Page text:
6. Shirlee Gentles April 7, 2014 at 7:12 pm

    I am a team leader for Bring Change 2 Mind/NAMI WALK. I wrote the book “Are You Feeding Me Poison?” , a memoir in honor of my son Marshall Fink, who struggled with bipolar disorder. I’ve appeared on numerous radio programs and taped a tv segment on Margie Ellisor’s STLmoms program, here in St. Louis. I’ve talked about my son’s mental illness and of our desperate attempts to help him. My son’s life ended tragically. I too, am determined to end the discrimination and stigma of mental illness and applaud you for your efforts and bravery in telling your story.

    • Chris Orcutt April 7, 2014 at 7:31 pm

      Thank you, Shirlee. I wish you the best in your continued work to end the discrimination and the stigma. I appreciate your comment and your visiting my little website. —Chris

  7. Kathryn April 7, 2014 at 4:32 pm

    Thank you for sharing this, I have Bi-Polar also, and have the greatest luck in being a rapid cycler, fun times. There’s such a terrible stigma attached to mental illness, even in this day and age. Will be praying for you, that you find the peace and serenity that you deserve.

    • Chris Orcutt April 7, 2014 at 5:43 pm

      Thanks for visiting the site, Kathryn, and thank you for taking the time to leave a comment. I wish you and all of my visitors the best. —Chris

  8. Kristen April 7, 2014 at 4:05 pm

    Your bravery in sharing has challenged me. I have a blog that I run about bipolar but I hide it from just about everyone I know for fear it might aid me in losing everything. I guess you could say I play into stigma instead of reducing it. Thanks for your courage as it challenges me.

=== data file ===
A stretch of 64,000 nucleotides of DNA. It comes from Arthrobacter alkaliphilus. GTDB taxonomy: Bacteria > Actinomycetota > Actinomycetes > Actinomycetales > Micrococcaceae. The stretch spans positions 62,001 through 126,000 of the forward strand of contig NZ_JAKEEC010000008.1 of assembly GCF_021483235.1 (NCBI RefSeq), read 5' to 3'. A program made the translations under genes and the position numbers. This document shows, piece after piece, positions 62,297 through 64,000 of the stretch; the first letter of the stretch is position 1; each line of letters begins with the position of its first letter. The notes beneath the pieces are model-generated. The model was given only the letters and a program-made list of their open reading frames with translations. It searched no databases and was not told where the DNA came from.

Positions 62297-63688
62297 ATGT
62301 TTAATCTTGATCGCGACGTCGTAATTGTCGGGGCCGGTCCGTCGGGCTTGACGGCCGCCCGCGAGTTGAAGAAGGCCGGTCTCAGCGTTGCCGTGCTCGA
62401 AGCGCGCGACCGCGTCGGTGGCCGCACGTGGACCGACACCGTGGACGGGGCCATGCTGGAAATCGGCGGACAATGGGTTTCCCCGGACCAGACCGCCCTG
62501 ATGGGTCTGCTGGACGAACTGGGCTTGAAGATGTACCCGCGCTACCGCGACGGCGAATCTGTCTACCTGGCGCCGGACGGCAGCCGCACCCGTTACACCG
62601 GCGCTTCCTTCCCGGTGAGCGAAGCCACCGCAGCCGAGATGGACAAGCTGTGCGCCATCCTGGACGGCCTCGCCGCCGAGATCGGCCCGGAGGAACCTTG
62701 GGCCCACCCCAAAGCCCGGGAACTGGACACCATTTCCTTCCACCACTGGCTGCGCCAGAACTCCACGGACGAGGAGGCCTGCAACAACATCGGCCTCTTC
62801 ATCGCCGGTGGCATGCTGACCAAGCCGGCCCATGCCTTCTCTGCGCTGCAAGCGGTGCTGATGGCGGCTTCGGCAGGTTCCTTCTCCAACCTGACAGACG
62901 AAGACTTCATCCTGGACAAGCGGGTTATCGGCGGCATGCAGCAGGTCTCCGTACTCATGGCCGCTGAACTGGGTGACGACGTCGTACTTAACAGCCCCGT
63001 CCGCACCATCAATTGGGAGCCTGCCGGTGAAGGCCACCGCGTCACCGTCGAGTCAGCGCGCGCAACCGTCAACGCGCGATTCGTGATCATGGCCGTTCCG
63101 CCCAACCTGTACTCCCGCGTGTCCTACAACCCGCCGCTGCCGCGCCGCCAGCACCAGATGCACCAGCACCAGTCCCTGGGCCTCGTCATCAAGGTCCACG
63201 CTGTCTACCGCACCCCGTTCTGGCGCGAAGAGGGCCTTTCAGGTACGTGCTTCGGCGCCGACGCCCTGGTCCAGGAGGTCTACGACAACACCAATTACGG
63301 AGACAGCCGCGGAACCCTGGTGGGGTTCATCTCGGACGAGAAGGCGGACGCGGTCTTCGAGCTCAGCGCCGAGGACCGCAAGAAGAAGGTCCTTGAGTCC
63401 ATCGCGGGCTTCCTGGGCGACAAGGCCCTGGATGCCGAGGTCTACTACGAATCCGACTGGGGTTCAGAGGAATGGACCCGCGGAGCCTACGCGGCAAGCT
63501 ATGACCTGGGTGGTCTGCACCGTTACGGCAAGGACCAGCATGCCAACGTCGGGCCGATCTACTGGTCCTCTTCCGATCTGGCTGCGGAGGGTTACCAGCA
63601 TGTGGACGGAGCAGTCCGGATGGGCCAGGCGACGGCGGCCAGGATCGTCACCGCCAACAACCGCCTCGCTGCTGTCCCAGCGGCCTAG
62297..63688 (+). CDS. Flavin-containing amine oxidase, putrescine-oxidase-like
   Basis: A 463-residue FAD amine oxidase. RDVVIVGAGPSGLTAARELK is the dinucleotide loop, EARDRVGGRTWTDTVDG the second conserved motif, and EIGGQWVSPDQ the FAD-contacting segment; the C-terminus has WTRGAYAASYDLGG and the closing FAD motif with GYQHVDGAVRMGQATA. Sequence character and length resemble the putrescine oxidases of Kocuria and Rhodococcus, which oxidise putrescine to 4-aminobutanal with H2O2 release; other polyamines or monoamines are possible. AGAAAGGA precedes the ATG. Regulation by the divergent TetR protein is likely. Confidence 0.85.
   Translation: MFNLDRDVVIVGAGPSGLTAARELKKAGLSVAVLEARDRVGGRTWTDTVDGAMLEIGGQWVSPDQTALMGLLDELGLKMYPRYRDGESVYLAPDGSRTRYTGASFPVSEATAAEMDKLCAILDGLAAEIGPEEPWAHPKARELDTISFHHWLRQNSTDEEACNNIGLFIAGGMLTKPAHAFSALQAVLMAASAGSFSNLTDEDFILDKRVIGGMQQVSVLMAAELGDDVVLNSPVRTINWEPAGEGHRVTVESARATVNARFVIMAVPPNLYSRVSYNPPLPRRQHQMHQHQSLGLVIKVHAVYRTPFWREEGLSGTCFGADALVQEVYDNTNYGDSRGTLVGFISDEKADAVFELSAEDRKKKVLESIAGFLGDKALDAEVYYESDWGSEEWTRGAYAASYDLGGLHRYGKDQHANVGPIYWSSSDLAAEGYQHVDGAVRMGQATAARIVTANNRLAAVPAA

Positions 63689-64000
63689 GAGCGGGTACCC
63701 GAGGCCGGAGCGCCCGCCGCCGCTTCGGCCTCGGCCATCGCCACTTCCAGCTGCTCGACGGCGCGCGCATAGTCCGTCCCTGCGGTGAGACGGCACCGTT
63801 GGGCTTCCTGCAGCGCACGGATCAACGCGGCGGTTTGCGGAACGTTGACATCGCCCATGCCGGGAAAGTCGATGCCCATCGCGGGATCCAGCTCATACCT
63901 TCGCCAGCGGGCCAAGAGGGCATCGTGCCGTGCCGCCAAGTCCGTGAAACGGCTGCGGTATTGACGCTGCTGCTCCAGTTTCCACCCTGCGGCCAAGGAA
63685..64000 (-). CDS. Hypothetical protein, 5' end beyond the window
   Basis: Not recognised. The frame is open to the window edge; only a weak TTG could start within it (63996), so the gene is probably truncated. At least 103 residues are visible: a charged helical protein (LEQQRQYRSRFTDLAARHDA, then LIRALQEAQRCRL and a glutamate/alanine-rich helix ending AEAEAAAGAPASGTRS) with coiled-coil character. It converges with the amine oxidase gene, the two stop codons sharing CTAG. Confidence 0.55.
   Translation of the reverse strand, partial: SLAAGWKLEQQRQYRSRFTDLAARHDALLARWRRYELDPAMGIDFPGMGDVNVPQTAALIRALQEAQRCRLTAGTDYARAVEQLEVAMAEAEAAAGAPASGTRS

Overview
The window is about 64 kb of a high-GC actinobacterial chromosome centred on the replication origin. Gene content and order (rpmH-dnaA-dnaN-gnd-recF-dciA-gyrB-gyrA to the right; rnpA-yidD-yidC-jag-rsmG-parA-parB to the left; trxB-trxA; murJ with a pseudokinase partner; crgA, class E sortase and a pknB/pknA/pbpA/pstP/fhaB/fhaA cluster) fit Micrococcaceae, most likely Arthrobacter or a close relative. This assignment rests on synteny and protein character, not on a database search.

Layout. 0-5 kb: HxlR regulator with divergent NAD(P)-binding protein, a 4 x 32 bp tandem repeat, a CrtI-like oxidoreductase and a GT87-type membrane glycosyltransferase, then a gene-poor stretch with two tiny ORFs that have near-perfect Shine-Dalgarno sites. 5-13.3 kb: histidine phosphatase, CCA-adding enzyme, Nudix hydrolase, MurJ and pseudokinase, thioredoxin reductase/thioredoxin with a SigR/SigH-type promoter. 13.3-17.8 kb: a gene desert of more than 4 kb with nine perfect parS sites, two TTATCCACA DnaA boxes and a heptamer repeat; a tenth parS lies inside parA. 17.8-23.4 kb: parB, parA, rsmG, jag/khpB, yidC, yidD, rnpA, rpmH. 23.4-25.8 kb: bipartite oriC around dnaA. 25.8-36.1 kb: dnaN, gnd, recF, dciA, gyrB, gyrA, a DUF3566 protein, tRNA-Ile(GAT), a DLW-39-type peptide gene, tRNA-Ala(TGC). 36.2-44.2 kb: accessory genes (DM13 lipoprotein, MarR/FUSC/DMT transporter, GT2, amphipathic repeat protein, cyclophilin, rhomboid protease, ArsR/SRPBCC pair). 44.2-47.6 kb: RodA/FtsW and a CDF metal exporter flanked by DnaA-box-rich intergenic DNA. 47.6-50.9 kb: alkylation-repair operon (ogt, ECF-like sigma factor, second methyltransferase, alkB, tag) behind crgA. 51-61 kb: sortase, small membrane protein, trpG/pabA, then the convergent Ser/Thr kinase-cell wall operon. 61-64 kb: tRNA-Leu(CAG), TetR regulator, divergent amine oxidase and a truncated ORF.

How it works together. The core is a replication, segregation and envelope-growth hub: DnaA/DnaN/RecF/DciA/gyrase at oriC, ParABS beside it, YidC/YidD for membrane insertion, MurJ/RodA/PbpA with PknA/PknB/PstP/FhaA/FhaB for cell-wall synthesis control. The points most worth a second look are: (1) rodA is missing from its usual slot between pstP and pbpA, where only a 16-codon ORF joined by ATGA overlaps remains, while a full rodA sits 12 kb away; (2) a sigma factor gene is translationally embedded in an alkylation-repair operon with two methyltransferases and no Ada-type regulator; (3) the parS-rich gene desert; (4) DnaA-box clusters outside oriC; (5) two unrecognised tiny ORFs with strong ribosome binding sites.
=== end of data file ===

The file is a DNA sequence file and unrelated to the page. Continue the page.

9. Ann April 7, 2014 at 2:15 pm

    Thank you for sharing your “vacation” story with us Chris. My 23 year old Son has bipolar and was diagnosed at age 9. He also has suffered with rapid cycling…..I have seen his mood change as frequently as every 15-20 minutes, going from intense sobbing to hysterical laughter and back again. It was painful watching, I can’t imagine the experience.

    I appreciate your description of the hospital experience. My son has been hospitalized twice for needed medication changes and it has been a traumatic experience. This concerns me as I know many people will need medication changes during the course of their lives, and they need a safe place in which to do this. It seems to me, if we want to encourage people to seek help and be compliant with medications, they need to WANT to do it…..or at least be okay with it. If it is a traumatic experience, who will want to be hospitalized? It has been on my mind for some time to explore how we can better accomodate those who need medication changes and create a better safe environment. I would love more input from you. Feel free to email me if you are willing to discuss this idea with me. I am a willing advocate with plenty of time.

    I hope you are feeling better and I look forward t reading your new book.

    • Chris Orcutt April 7, 2014 at 3:37 pm

      Ann: Thank you for your comment. Regarding the medication changes idea, I didn’t find it a traumatic experience, but I can understand how some patients might. I think the people at Bring Change 2 Mind might be thinking about this issue: Take care, and thanks for visiting my website. —Chris

  10. Laura Gehrke April 7, 2014 at 1:55 pm

    I recently had my 3rd stay in a psychiatric hospital, although my family knows of my bipolar disorder, I feel the need to protect them from the severity of the symtoms, my youngest sister is wise beyond her years, and asked me if it was a “hard hit”, I told her yes. So little by little the truth is coming out, and with each truth comes more freedom. I enjoyed you sharing your story, may you have peace in your journey towards good mental health.